The Opinion Pages | LETTER
End ‘Cadillac’ Health Tax
OCT. 14, 2015
To the Editor:
Re “Don’t Repeal the Cadillac Tax,” by Ezekiel J. Emanuel and Bob Kocher (Op-Ed, Oct. 2): Proponents of the so-called Cadillac tax cite its potential to curtail health spending and raise significant revenue as arguments to keep this provision in place.
In 2009 and 2010, it was billed as a tax on only the most expensive and lavish health plans, those enjoyed by high-paid chief executives. But the reality facing workers and employers today demonstrates that older workers, women and employees in high-cost regions will bear the brunt of this tax penalty.
The Affordable Care Act was intended to expand access to quality health insurance and care while controlling costs by rewarding value instead of quantity. By penalizing contributions to flexible spending accounts and on-site wellness clinics, and encouraging higher deductibles — which will deter patients from seeking preventive and primary care — the Cadillac tax undermines those goals.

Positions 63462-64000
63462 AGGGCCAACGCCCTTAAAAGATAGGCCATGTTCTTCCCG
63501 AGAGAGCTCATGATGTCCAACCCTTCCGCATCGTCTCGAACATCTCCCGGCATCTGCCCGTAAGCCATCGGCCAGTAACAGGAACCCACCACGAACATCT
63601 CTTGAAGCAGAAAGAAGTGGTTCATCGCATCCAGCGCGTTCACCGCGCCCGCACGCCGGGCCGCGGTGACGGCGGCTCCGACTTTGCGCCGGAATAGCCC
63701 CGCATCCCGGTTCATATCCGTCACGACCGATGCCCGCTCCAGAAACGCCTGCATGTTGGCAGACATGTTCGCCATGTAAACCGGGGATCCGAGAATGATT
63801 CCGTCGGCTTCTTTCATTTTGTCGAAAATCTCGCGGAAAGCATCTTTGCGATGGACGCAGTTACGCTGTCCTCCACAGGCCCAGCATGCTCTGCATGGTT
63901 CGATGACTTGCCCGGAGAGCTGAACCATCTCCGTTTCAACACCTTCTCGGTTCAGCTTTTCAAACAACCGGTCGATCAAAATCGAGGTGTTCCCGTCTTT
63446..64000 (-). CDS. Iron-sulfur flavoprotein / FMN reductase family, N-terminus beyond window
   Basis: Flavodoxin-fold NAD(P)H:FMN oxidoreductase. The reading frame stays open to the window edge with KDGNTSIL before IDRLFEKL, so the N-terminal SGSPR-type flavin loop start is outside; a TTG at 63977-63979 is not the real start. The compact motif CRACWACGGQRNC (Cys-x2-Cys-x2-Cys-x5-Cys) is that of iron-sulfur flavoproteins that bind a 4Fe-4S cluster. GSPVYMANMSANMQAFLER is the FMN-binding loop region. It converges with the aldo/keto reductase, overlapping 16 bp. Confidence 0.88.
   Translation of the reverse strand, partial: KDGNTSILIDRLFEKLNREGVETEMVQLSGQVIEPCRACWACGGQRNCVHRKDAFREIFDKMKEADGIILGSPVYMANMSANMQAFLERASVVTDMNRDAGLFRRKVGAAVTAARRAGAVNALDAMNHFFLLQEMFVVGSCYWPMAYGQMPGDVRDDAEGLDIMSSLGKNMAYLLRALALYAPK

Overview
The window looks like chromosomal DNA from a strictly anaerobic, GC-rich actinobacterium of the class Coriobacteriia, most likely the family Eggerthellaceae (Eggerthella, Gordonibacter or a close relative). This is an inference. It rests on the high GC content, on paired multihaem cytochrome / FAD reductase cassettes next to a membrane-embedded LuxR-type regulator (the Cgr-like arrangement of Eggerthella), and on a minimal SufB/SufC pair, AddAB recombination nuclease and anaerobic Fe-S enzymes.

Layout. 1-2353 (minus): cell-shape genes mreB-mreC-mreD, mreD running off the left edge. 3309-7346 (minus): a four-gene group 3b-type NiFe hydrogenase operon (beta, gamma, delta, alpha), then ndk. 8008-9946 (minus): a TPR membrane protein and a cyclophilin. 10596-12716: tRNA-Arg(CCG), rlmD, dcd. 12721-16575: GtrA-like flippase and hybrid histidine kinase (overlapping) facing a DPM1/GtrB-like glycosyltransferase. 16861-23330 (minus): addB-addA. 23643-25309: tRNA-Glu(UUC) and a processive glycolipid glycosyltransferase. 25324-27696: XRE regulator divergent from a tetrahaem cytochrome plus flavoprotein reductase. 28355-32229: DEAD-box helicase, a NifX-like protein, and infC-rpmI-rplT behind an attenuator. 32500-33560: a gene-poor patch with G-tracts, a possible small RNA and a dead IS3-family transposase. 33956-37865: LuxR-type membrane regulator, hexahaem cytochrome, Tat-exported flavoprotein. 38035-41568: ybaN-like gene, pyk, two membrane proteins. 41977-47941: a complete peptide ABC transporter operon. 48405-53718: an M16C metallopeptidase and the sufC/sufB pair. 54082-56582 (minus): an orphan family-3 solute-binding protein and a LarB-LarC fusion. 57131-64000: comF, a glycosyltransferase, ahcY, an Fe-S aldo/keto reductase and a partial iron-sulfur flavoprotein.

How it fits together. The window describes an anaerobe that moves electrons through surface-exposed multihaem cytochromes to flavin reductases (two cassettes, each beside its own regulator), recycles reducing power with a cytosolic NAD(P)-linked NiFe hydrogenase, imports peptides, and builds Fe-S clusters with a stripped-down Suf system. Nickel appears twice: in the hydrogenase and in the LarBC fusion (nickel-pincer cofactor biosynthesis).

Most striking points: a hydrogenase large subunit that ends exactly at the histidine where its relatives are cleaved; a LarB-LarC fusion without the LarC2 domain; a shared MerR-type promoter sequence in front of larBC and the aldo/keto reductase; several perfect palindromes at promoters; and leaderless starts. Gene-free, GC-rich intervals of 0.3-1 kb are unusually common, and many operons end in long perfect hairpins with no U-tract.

Finally, the theoretical $91 billion in revenue generated by the Cadillac tax is a pipe dream. According to the Congressional Budget Office, three-quarters of that revenue would be generated through income and payroll taxes. I challenge Dr. Emanuel to find an average worker who believes the theory that employers would issue broad wage increases to compensate workers for reduced health benefits.
The Cadillac tax is bad policy that creates bad incentives in our health care system. That is why I am leading a bipartisan effort in the House to repeal the Cadillac tax before it damages the progress we have made since the Affordable Care Act was signed into law.
The writer, a Democrat, represents Connecticut’s Second District.